The endoderm gives rise to the epithelial lining of the respiratory and gastrointestinal tract as well as to the liver, lungs, pancreas, thyroid and thymus. Recent studies have begun to elucidate an evolutionarily conserved molecular pathway that specifies the endoderm during gastrulation and this information has helped in our ability to differentiate human endoderm tissue from stem cells.
This molecular pathway includes activity of a number of transcription factors and growth factors of the Nodal family. The HMG box transcription factor Sox17 is a key component of this pathway and is essential for endoderm formation; however, the molecular events controlled by Sox17 are largely unknown.
We are trying to address the following questions:
- What is the precise role of Sox17 in endoderm development?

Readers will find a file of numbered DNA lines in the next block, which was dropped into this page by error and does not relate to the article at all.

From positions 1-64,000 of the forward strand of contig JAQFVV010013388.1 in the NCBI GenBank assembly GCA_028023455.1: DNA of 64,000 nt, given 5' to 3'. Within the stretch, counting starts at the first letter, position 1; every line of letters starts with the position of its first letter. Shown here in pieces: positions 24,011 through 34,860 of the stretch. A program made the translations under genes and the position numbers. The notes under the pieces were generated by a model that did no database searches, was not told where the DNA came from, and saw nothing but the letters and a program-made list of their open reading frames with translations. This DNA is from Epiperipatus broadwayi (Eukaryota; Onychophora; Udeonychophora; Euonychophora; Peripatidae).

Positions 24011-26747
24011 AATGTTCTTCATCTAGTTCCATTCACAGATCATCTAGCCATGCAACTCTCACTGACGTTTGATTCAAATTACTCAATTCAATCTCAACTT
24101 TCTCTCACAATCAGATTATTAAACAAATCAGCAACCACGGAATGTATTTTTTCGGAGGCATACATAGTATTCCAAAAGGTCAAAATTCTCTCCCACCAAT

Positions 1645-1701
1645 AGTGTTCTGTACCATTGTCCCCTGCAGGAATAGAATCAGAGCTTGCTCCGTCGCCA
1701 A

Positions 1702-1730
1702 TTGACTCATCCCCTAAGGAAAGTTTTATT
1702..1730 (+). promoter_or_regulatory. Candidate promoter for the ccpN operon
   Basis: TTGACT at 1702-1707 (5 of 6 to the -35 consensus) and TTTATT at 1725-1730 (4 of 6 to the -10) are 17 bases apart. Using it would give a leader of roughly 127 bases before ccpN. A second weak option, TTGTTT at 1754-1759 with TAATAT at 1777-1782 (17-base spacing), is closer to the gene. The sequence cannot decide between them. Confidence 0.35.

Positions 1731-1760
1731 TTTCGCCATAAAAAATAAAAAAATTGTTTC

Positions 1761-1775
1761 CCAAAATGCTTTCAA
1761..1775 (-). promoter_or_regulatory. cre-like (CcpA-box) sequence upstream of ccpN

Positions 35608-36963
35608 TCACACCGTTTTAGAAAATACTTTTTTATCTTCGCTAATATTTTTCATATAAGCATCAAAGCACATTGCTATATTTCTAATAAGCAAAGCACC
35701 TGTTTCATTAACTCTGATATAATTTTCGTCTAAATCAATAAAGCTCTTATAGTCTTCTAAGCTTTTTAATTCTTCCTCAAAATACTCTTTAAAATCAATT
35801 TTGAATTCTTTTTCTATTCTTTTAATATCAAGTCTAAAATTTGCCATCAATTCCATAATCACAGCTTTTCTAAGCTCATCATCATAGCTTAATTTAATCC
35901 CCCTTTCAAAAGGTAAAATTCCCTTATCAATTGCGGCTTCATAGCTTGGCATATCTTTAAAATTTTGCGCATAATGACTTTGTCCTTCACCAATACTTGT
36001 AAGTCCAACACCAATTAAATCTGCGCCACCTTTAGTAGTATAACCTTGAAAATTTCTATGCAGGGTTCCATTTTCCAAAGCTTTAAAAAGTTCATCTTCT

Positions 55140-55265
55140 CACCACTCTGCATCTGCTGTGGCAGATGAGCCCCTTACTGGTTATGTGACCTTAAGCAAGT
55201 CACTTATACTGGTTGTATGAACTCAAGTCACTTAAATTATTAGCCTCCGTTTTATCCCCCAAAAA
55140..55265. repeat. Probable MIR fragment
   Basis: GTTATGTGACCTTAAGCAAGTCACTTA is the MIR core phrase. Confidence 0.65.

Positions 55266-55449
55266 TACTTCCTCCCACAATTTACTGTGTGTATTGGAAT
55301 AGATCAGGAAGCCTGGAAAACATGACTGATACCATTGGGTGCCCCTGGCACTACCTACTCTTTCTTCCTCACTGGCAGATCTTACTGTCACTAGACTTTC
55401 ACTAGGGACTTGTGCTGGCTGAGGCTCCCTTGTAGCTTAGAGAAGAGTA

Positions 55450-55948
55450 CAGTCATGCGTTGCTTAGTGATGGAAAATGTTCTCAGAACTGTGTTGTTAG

- What is the genetic program controlled by Sox17?
- What is the relationship between Sox17 and the other transcription factors and growth factors that specify the endodermal precursors?
- How does Sox17 biochemically interact with growth factor signaling pathways to regulate the expression of its target genes?
Using high throughput analyses such as microarray and NextGen sequencing, we are investigating the global genetic program of endoderm formation during Xenopus gastrulation. Our studies have identified Sox17 target genes and have shown that Sox17 physically interacts with beta-catenin, a key component of the Wnt signaling pathway, and this enhances the ability of Sox17 to activate transcription of its target genes. Work by our group and others have shown that most of the gene pathways controlling endoderm formation is conserved between frogs, fish, mice and humans.
We have also found that many Sox factors interact with beta-catenin / Tcf and modulate cellular responses to Wnt growth factor signaling − a finding that may have broad implications for diseases such as cancer.
Ongoing studies are focused on elucidating the role of novel Sox17-target genes and examining the complex gene regulatory network controlled by Sox17 and Nodal signaling.